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Supreme Court, Appellate Division, Second Department, New York.

The PEOPLE, etc., Respondent, v. Joseph SOTO, Appellant.

Decided: June 30, 1997

Before ROSENBLATT, J.P., and MILLER, O'BRIEN and RITTER, JJ. Lynn W.L. Fahey, New York City, (Barry Stendig, of counsel), for appellant. Charles J. Hynes, District Attorney, Brooklyn, (Roseann B. MacKechnie and Florence M. Sullivan, of counsel), for respondent.

Appeal by the defendant from a judgment of the Supreme Court, Kings County (Egitto, J.), rendered November 16, 1995, convicting him of murder in the second degree, upon a jury verdict, and imposing sentence.

ORDERED that the judgment is affirmed.

In the early morning hours of October 5, 1994, the defendant was drinking heavily and playing cards with the victim in the victim's apartment in Brooklyn.   Suddenly, the defendant accused the victim of stealing his wallet.   When the victim denied the accusation, the defendant punched her in the face two or three times, knocked her down on the floor and then punched her again, four or five times.   He then grabbed a sneaker, wrapped the shoelace around the victim's neck and dragged her from the kitchen to the bedroom, where he left her to die.   Three days later, a firefighter responding to the report of an odor coming from the apartment, discovered the victim's partially-decomposed body.   An autopsy performed the following day revealed that the cause of death was ligature strangulation.   Upon his arrest, the defendant signed a six-page confession and his statement to the police was videotaped.   After the trial, the jury acquitted the defendant of intentional murder (see, Penal Law § 125.25[1] ) but convicted him of depraved indifference murder (see, Penal Law § 125.25[2] ).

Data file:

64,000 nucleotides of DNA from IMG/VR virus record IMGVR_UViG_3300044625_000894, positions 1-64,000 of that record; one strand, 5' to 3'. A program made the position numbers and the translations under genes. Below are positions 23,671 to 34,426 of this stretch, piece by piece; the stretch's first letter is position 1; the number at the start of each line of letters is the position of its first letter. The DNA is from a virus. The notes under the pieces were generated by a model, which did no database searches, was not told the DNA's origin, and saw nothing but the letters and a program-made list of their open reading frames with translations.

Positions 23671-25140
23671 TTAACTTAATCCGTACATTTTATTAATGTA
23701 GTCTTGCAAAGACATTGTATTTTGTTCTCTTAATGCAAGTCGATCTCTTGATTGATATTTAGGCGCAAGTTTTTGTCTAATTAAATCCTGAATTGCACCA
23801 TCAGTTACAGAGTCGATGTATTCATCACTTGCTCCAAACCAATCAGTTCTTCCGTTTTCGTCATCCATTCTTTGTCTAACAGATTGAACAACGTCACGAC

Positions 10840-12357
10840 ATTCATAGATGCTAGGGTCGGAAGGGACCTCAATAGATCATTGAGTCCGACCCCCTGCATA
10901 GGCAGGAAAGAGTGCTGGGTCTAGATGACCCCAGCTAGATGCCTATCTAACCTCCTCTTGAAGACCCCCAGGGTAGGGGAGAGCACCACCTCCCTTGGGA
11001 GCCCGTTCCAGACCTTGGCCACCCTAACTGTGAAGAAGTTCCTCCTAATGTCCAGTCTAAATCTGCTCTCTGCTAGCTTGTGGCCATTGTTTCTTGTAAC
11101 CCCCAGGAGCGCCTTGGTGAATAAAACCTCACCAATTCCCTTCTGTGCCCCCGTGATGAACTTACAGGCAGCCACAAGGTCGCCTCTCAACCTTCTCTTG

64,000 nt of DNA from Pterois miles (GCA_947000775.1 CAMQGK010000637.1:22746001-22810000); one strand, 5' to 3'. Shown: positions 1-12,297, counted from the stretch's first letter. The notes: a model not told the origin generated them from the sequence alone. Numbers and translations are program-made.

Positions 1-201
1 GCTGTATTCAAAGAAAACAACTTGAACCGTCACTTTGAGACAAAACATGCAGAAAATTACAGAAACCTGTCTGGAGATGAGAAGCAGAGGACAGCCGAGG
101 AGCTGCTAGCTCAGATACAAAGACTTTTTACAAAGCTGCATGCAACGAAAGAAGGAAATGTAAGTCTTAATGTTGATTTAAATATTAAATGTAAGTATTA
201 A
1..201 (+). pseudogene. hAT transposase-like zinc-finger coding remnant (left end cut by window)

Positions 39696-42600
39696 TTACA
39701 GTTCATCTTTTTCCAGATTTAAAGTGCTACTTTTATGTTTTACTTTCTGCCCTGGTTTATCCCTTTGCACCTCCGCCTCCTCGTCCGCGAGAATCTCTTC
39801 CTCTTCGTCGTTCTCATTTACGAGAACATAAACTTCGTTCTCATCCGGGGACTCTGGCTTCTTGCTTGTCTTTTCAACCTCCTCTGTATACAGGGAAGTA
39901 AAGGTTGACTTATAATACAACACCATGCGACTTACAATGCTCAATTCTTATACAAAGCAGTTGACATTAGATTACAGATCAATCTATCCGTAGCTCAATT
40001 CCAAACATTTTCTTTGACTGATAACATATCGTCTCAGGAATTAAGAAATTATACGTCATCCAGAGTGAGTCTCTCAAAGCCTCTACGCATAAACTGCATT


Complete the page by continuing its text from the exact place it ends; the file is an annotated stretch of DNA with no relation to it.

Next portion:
Generally, the assessment of the objective circumstances evincing the actor's depraved indifference to human life is a qualitative judgment to be made by the trier of the facts (see, People v. Roe, 74 N.Y.2d 20, 25, 544 N.Y.S.2d 297, 542 N.E.2d 610).   The risks posed by the defendant's conduct in this case and his callous indifference to them entitled the jury to conclude that his conduct fell within the definition of depraved indifference murder (see, People v. Register, 60 N.Y.2d 270, 274-275, 469 N.Y.S.2d 599, 457 N.E.2d 704, cert. denied 466 U.S. 953, 104 S.Ct. 2159, 80 L.Ed.2d 544;  People v. Gomez, 65 N.Y.2d 9, 12, 489 N.Y.S.2d 156, 478 N.E.2d 759;  People v. Robinson, 205 A.D.2d 836, 613 N.Y.S.2d 284).   Viewing the evidence in the light most favorable to the prosecution (see, People v. Contes, 60 N.Y.2d 620, 621, 467 N.Y.S.2d 349, 454 N.E.2d 932), we find that it was legally sufficient to establish the defendant's guilt beyond a reasonable doubt.

The sentence imposed was not excessive (see, People v. Suitte, 90 A.D.2d 80, 455 N.Y.S.2d 675).


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